WASHINGTON – U.S. Sen. Cory Booker, D-N.J., joined President Obama, Labor Secretary Tom Perez, and Sen. Elizabeth Warren, D-Mass., at an event at AARP’s headquarters today to announce new federal rules aimed at better protecting American families’ retirement savings.

Most critically, the proposed rules would protect families from paying hidden fees on their retirement savings and hold all advisers who provide workers with retirement investment advice to a fiduciary standard of care, ensuring that all advisers put their clients’ best interests first.

“While there are many advisers who provide fair and unbiased advice to their clients, billions of dollars of Americans’ retirement savings are still being unjustly squandered because IRAs and 401(k)s lack the same protections as other retirement plans,” Sen. Booker said. “It’s common sense that those who are entrusted to provide Americans with investment advice should have a duty to put their clients first. Yet current rules don’t require such protections and do permit hidden fees that cost retirees money. That needs to change. Today’s announcement is an important step forward to ensure we enact policies that put Americans’ retirement security first.”

The rules protecting retirement savings – written before the days of 401(k) and other retirement plans – are outdated, resulting in bad incentives and bad advice that have cost American families saving for retirement billions of dollars every year, with some families losing out on tens of thousands of dollars in retirement savings.

Today, the President directed the Department of Labor to move forward with proposed rulemaking to protect families from bad retirement advice by requiring retirement advisers to abide by a “fiduciary” standard—putting their clients’ best interest before their own profits.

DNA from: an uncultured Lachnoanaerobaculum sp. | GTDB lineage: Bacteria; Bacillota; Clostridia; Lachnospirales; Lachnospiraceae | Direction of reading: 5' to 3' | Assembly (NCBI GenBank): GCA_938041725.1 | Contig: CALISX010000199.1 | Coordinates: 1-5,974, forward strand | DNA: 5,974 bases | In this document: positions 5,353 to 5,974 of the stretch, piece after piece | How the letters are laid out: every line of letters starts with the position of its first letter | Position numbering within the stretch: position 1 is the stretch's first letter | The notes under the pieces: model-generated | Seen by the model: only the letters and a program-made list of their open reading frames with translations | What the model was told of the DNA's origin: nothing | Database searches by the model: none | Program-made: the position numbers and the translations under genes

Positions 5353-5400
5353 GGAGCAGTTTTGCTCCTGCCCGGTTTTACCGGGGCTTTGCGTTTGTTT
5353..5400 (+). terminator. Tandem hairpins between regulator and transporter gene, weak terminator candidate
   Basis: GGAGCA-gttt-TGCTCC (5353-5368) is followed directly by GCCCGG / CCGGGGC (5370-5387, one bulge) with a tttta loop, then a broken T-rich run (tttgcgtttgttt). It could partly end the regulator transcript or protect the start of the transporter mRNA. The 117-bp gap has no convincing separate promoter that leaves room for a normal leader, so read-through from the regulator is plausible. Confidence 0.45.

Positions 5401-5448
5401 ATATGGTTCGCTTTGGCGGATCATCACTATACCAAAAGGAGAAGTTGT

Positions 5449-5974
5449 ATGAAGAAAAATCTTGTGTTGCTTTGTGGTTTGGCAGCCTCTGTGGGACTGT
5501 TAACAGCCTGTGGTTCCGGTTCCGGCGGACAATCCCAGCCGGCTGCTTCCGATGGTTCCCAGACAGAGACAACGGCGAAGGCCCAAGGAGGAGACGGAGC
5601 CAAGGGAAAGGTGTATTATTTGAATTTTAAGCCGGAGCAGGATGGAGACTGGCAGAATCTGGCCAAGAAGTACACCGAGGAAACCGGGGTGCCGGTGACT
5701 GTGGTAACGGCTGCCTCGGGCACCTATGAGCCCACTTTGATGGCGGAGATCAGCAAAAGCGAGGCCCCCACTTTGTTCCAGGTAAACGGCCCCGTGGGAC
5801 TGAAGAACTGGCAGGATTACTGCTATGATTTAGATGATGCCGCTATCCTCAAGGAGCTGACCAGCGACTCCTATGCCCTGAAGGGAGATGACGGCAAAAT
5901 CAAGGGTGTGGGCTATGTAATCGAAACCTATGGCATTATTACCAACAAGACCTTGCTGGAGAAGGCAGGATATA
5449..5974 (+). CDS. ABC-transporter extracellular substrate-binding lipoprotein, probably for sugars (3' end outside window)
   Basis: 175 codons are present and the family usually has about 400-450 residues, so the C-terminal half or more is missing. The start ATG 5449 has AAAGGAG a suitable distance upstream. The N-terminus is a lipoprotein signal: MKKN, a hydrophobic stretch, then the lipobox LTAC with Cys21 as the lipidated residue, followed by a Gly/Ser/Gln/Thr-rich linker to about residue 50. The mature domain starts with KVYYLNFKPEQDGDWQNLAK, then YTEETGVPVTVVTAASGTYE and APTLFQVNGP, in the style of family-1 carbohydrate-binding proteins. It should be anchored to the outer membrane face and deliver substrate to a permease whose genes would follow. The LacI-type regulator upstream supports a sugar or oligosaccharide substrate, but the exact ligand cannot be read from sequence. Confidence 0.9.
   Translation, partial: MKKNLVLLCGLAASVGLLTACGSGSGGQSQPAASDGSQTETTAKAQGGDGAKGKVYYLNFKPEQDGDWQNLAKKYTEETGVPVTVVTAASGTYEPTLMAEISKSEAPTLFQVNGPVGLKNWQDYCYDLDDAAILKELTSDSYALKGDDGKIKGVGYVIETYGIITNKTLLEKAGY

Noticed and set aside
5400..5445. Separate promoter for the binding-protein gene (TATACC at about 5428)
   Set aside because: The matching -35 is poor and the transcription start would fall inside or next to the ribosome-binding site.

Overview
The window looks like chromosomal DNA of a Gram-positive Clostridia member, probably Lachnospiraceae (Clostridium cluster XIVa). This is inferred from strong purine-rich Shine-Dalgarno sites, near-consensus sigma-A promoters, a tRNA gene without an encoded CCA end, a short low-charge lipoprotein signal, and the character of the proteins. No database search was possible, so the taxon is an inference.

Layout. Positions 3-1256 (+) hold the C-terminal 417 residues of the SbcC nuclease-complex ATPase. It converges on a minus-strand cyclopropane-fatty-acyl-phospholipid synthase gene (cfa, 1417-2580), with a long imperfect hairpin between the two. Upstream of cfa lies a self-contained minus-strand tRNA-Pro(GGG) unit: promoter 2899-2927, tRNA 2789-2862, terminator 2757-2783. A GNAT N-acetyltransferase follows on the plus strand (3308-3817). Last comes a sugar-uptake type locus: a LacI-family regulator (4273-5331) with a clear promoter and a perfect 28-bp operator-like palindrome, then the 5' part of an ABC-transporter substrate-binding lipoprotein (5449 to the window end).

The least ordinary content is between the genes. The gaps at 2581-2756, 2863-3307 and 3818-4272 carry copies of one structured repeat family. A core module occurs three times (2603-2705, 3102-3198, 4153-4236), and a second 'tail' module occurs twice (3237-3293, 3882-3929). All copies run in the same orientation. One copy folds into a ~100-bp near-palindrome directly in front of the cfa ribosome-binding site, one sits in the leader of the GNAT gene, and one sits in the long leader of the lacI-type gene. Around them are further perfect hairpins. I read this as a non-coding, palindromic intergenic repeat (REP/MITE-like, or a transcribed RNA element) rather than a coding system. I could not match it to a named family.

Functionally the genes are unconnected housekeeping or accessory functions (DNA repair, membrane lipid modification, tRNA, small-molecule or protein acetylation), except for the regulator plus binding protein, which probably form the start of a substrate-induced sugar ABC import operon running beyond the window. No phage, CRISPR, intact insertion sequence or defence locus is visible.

In the coming months, the Department of Labor will propose a new rule that will seek to:

·Require retirement advisers to put their client’s best interest first, by expanding the types of retirement investment advice subject to ERISA: The definition of retirement investment advice has not been meaningfully changed since 1975, despite the dramatic shift in our private retirement system away from defined benefit plans and into self-directed IRAs and 401(k)s. The Department’s proposal will update the definition to better match the needs of today’s working and middle class families. Whether you are an employer trying to design a quality plan for your workers, a worker starting to save, or a retiree trying to avoid spending down your nest egg too quickly, you deserve access to quality advice, without fear that financial bias is clouding your broker’s judgment.

·Preserve the ability of working and middle class families to choose different types of advice: The Department’s proposal will continue to allow private firms to set their own compensation practices by proposing a new type of exemption from limits on payments creating conflicts of interest that is more principles-based. This exemption will provide businesses with the flexibility to adopt practices that work for them and adapt those practices to changes we may not anticipate, while ensuring that they put their client’s best interest first and disclose any conflicts that may prevent them from doing so. This fulfills the Department’s public commitment to ensure that all common forms of compensation, such as commissions and revenue sharing, are still permitted, whether paid by the client or the investment firm.

·Preserve access to retirement education:The Department’s proposal will allow advisers to continue to provide general education on retirement saving across employer-sponsored plans and IRAs without triggering fiduciary duties.

When the Department of Labor issues a Notice of Proposed Rulemaking (NPRM) in the coming months, there will be opportunities to submit comments in writing and in a public hearing. To learn more, visit DOL.gov/ProtectYourSavings.

Last summer, Sen. Booker met with President Obama’s Senior Advisor Valerie Jarrett, Treasury Secretary Lew, Labor Secretary Perez, and Commerce Secretary Pritzker at the White House to discuss the utilization of diverse asset managers by federal, state, and local governments. He led his colleagues in a letter fighting for increased diversity in the management of federal pension plans. Sen. Booker’s office also held a staff briefing with the National Association of Securities Professionals to discuss diversifying federal pension plans.